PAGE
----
Thursday, 29 October 2015

Project Object carries Frank Zappa’s legacy to River Street Jazz Cafe with alumni Ike Willis and Denny Walley

More than 20 years after his death, Frank Zappa’s music, ironically, is reaching a much wider audience than it had during the three decades he toured. While most of his new fans can credit the Internet as the basis for discovering music that flew under the radar of the mainstream for decades, many of Zappa’s former musicians are thankful the music was discovered, and those fans are embracing the opportunity to see his musical partners carry on his legacy.

One outfit who has been using Zappa alumni since the mid ’90s is the insatiable Project/Object, which will finally make its return to the River Street Jazz Café in Plains on Oct. 23. Throughout the last 20 years, Project/Object has played with Zappa legends like Don Preston, Napoleon Murphy Brock and Ray White.

One of the heavyweights on this current tour, guitarist Denny Walley, was just a teenager when he met Zappa in 1957. From the start, Walley and Zappa shared a common respect and admiration of the blues and doo wop, two elements that defined most of Zappa’s career. Forming a bond with Zappa before he put out records and being looked at as one of Zappa’s go-to guys for many lineups, Walley is cautious when a Zappa band asks him to play with them, unless it’s Project/Object.

“One thing about expectations: if you have them, you’re bound to be disappointed,” he said. “Anyone wanting to play the music, I champion them … the short answer is, I’ll go out and jam with some bands, but I won’t go out for an extended tour with a group, unless it’s with someone like Project/Object who always has alumni and real quality players.”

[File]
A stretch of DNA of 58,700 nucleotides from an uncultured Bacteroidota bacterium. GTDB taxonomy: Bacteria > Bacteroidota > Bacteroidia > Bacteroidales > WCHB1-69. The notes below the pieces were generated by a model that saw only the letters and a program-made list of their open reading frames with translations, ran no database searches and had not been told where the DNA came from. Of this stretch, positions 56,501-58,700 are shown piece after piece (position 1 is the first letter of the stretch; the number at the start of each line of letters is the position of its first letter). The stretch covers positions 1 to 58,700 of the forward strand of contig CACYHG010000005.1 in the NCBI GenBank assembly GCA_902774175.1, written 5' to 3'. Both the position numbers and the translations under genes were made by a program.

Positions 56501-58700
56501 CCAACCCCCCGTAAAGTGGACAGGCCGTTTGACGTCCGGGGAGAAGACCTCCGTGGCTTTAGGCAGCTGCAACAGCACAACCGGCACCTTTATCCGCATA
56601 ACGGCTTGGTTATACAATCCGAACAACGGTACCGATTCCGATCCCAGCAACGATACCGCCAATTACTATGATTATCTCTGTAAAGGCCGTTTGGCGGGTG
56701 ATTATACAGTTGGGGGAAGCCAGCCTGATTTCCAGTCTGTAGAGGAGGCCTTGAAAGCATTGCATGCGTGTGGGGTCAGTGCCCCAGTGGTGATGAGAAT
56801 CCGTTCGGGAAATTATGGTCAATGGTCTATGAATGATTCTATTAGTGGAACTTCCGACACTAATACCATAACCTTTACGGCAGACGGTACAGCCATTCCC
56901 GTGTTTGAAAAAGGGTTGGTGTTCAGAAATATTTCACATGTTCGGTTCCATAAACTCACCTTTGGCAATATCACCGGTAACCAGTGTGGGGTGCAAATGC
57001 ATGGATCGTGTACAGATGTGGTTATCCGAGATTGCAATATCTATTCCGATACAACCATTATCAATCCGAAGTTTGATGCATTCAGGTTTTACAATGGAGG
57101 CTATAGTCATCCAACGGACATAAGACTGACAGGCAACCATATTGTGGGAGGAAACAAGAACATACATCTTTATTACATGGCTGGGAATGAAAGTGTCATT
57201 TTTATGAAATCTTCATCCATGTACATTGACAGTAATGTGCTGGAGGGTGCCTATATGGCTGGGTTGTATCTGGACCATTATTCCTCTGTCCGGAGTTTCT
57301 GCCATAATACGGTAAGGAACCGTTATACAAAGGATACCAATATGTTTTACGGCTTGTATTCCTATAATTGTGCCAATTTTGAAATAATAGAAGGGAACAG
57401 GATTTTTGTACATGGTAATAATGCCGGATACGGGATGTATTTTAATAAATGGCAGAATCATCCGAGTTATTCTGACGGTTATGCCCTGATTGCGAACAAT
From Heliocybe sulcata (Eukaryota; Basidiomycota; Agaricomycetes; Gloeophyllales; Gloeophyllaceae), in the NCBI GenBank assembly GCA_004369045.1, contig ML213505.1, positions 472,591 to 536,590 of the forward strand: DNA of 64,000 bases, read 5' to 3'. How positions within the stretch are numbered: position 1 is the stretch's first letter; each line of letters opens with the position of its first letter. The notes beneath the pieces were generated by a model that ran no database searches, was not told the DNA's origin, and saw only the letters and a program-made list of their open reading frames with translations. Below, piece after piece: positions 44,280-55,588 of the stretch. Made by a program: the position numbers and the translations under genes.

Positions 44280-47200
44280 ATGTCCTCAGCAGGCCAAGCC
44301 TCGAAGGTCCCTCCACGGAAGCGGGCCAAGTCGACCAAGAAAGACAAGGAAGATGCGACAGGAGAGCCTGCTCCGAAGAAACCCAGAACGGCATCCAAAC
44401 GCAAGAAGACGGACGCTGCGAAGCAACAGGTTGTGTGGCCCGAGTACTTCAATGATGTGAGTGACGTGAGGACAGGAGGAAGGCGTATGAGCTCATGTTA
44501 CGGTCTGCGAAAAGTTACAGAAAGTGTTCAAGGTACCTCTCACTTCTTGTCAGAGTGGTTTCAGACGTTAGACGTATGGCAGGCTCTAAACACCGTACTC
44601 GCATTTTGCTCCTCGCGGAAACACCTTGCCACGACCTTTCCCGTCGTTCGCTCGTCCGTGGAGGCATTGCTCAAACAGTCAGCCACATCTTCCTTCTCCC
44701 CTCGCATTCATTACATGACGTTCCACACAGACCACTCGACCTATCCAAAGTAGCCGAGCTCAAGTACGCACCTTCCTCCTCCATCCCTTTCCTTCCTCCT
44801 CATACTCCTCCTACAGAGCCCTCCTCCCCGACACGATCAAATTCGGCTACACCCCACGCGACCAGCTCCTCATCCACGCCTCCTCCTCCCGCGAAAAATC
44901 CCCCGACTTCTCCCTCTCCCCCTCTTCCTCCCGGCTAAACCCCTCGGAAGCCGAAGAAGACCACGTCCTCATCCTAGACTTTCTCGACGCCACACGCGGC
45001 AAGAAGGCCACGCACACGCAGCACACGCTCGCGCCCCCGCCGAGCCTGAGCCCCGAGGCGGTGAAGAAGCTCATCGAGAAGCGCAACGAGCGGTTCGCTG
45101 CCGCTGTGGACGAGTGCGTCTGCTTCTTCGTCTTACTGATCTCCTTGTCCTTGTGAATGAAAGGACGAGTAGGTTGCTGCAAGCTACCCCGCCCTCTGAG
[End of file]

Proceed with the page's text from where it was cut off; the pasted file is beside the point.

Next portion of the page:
Another Zappa heavyweight on tour – who has consistently toured with Project/Object – is the legendary baritone vocalist/guitarist Ike Willis, a fixture of Zappa’s bands from 1978 to 1988. Willis and Walley had a unique connection before Willis was formally a member of Zappa’s band. He saw what Walley is capable of, and is enthusiastic about the current tour.

“Denny will surprise you,” Willis said. “You’ve got to remember: Denny and Frank grew up together. He knew Frank since he was a teenager, and he knows a lot more material than people give him credit for. The thing about Project/Object is, we play every genre of Frank’s music; we don’t leave too much out. Sometimes it depends on the other personnel – who we have on keys, drums, bass, etc. As long as we have a strong keyboard player and a strong drummer, we could pretty much hit anything out of the park. With Denny, it gives us a little more versatility as well, vocally, but it gives us another guitar player who could throw stuff in as well. It’s also his attitude, sense of humor, and approach to the music that I love too. Denny kind of took me under his wing before I even got hired by Frank. He’s my adopted big brother; he took me under his wing when I was 20 years old.”


Frank Zappa is considered to be one of the most influential rock musicians of the late twentieth century. Between the start of his career in the late fifties and his death in 1993 he recorded and rele..

On September 19, 1985, Frank Zappa testified before the United States Senate Commerce, Technology, and Transportation committee, attacking the Parents Music Resource Center or PMRC, a music organizati..

No comments:

Post a comment

What happens when you mix what is - arguably - the world's most interesting record company, with an anarchist manic-depressive rock music historian polymath, and a method of dissemination which means that a daily rock-music magazine can be almost instantaneous?

Most of this blog is related in some way to the music, books and films produced by Gonzo Multimedia, but the editor has a grasshopper mind and so also writes about all sorts of cultural issues which interest him, and which he hopes will interest you as well.